Back to Blood, Tom Wolfe, Little Brown and Company, 2012, 704 pp
How does Tom Wolfe annoy his readers? Let me count the ways:
He inserts a cartoon-like soundtrack into his prose:
"SMACK the Safe Boat bounces airborne comes down again SMACK on another swell in the bay bounces up again comes down SMACK on another swell and SMACK bounces airborne with emergency horns police Crazy Lights exploding SMACK in a demented sequence SMACK..."
This goes on intermittently for 10 pages in the first chapter.
He illustrates with words in explicit detail the inner visions and outward activities of the pornographically inclined male.
His female characters are weak, vacillating creatures who chase after men, using their sex appeal to acquire money, status, or material goods except when they are pushy, demanding witches harrying men they have already captured for the same desires.
He freely admits to writing "realism" and does it so well that some 21st century readers, perhaps accustomed to a more glossed over, air-brushed approach, just get annoyed, taking him much too seriously and missing the fact that he is mostly making fun of us.
Back to Blood is about immigration and sex and Miami and sex and art crime and sex and city politics and sex and manhood. Tom Wolfe's Miami is a city where African Americans, Cubans, and various other Latinos outnumber white people. The Blacks and Latinos live in a continuous state of mocking the whites while wanting what they have.
Specifically, 25-year-old Nestor Camacho, second generation Cuban, buff and ripped in his cop shades and extra tight uniform, is clawing his way up in the Miami police force. After an utterly manic and heroic feat, during which he saves a Cuban refugee only to have the poor fellow sent back to Cuba, Nestor loses respect among his own people while his girlfriend leaves him, all in one day.
Magdelena did not dump Nestor for betraying their people. She wasn't even watching the news. She is living with her boss, Dr Norman Lewis, a media whore, a psychiatrist who treats porn addicts, including one of the richest and most powerful businessmen in Miami. Magdelena is lusting after the luxury of sleek automobiles and fancy parties, and the attention her voluptuous Latina beauty elicits.
Miami has a Cuban mayor and an African American chief of police who co-exist in an uneasy alliance. The Miami Herald, owned by the newspaper conglomerate from Chicago which owns most of America's major newspapers these days, is edited by a spineless, white guy who was shipped in from the Midwest and hopes to make his mark. He is unknowingly harboring the ambitions John Smith, a young white reporter who recently graduated from Yale with his journalist idealism intact.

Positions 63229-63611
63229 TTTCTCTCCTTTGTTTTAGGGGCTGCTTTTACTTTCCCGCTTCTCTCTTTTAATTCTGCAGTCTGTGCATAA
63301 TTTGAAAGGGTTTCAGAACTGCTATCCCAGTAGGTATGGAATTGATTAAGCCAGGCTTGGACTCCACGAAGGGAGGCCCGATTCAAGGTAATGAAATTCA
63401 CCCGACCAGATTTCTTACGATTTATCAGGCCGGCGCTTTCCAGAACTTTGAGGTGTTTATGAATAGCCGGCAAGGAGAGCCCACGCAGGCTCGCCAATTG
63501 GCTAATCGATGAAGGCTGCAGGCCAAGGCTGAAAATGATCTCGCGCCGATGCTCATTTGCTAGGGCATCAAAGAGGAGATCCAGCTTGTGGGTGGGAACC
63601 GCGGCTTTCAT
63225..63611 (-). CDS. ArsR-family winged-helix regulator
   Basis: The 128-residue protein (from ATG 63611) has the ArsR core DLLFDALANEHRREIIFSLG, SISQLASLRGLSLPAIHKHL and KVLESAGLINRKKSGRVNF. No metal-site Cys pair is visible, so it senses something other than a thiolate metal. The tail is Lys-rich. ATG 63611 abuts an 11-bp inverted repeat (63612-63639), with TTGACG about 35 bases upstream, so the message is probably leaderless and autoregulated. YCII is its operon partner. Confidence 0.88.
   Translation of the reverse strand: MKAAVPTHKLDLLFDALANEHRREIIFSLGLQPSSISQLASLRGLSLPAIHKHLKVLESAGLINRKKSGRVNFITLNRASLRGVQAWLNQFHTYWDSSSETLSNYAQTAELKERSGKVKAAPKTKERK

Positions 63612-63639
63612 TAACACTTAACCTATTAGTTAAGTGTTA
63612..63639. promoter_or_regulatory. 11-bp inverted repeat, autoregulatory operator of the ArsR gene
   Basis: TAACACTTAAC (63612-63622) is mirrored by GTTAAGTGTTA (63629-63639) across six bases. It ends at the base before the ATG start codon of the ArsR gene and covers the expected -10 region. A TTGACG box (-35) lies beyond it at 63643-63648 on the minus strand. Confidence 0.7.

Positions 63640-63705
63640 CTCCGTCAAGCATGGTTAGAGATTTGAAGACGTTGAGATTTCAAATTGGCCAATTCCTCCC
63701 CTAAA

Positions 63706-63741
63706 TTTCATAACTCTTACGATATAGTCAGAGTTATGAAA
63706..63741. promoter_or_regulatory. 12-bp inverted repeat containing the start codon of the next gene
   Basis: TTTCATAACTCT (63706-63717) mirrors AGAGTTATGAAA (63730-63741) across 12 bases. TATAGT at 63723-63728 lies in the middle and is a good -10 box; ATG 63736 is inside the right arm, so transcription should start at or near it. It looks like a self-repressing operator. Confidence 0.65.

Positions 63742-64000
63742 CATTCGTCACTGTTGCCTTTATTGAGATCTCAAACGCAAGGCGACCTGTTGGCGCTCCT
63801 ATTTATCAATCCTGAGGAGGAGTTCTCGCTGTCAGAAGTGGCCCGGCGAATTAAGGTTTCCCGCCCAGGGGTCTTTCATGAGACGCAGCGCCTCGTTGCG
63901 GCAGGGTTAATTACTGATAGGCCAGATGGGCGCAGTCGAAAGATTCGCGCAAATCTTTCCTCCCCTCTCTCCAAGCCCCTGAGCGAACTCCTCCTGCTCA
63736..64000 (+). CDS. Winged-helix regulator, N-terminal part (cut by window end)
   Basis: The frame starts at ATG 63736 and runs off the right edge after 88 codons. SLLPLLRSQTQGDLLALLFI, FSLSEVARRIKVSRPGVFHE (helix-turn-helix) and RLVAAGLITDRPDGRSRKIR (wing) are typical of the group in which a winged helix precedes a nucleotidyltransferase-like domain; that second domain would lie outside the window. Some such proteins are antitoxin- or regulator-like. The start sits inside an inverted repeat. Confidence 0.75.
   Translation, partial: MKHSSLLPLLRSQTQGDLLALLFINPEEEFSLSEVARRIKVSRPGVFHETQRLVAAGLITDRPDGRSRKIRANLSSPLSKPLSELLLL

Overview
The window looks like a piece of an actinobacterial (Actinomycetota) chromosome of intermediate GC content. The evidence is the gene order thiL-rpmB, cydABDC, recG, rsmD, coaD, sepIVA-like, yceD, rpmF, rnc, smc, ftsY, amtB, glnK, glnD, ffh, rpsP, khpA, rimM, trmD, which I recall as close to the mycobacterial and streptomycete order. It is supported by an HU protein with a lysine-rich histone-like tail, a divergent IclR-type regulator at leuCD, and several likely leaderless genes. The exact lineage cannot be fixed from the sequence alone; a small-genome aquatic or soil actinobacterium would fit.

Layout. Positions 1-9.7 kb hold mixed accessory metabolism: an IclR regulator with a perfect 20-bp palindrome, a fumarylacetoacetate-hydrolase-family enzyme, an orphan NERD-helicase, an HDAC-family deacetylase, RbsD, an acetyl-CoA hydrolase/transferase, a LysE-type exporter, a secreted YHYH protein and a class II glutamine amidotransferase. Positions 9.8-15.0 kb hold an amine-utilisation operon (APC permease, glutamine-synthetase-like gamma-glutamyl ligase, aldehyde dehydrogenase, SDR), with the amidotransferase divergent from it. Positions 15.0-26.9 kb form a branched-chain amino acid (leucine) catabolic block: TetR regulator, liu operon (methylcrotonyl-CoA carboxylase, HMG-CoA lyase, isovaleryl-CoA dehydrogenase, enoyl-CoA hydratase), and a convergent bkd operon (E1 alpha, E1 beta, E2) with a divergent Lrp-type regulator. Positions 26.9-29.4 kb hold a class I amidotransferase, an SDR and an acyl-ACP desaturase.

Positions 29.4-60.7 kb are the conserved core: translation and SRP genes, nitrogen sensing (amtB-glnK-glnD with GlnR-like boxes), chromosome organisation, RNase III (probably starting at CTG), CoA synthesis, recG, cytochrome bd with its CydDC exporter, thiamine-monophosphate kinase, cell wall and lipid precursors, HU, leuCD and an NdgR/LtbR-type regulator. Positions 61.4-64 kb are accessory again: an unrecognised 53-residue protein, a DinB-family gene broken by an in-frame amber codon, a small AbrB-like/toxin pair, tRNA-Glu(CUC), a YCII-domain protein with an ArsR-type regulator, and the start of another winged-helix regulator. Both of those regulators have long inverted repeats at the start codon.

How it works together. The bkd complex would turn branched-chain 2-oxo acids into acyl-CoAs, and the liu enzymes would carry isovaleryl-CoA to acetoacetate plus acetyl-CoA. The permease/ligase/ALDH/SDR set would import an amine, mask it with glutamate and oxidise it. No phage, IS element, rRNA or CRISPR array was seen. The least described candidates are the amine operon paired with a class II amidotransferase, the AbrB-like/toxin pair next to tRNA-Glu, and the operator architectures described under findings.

Like a pyramid with serious structural flaws, Miami's immigrant base supports an apex of wealthy whites who most recently have erected an art museum, funded by contributions and filled with what are rumored to be copies of famous, priceless paintings. Nestor, the cop and John Smith, the young journalist, form an alliance of their own, as they sleuth their way through Russian oligarchs and gangsters to the truth about this art scandal. Will their rash and youthful bravado bring down their corrupt superiors? Or will money, privilege, white skin and crime prevail?
I have been reading Tom Wolfe for decades, from The Electric Kool-Aid Acid Test to his first novel, The Bonfire of the Vanities, through A Man in Full. The manic rhythms and hip verbosity of his prose are instantly recognizable while he repeats various tropes, including a propensity for naming and counting the musculature of male characters as well as the delights of female bodies. Though I have acquired a taste for his methods, many were the times I threw down Back to Blood and vowed to read no further, weary of the same old stuff and wondering if he hadn't passed his prime. Had he really gone too far this time?
But I was drawn back by the plot, by my curiosity as to where he was going with his story and what would happen to the characters, especially Nestor the cop, Magdelena the slut, and John Smith, the reporter. They represent the new blood of our times. We see Miami through their eyes, though they often sound more like the author than themselves.
Critics abound who complain that Wolfe does not begin to measure up to the finest literary authors. To me, that is like complaining that Tom Clancy doesn't write good romance. Wolfe tells a good, rollicking story and if rumors about the size of his advance for Back to Blood are remotely true, he doesn't write for the critics. He writes for his own amusement and to give his readers a good time.
(Back to Blood is available in various formats by order from Once Upon A Time Bookstore.)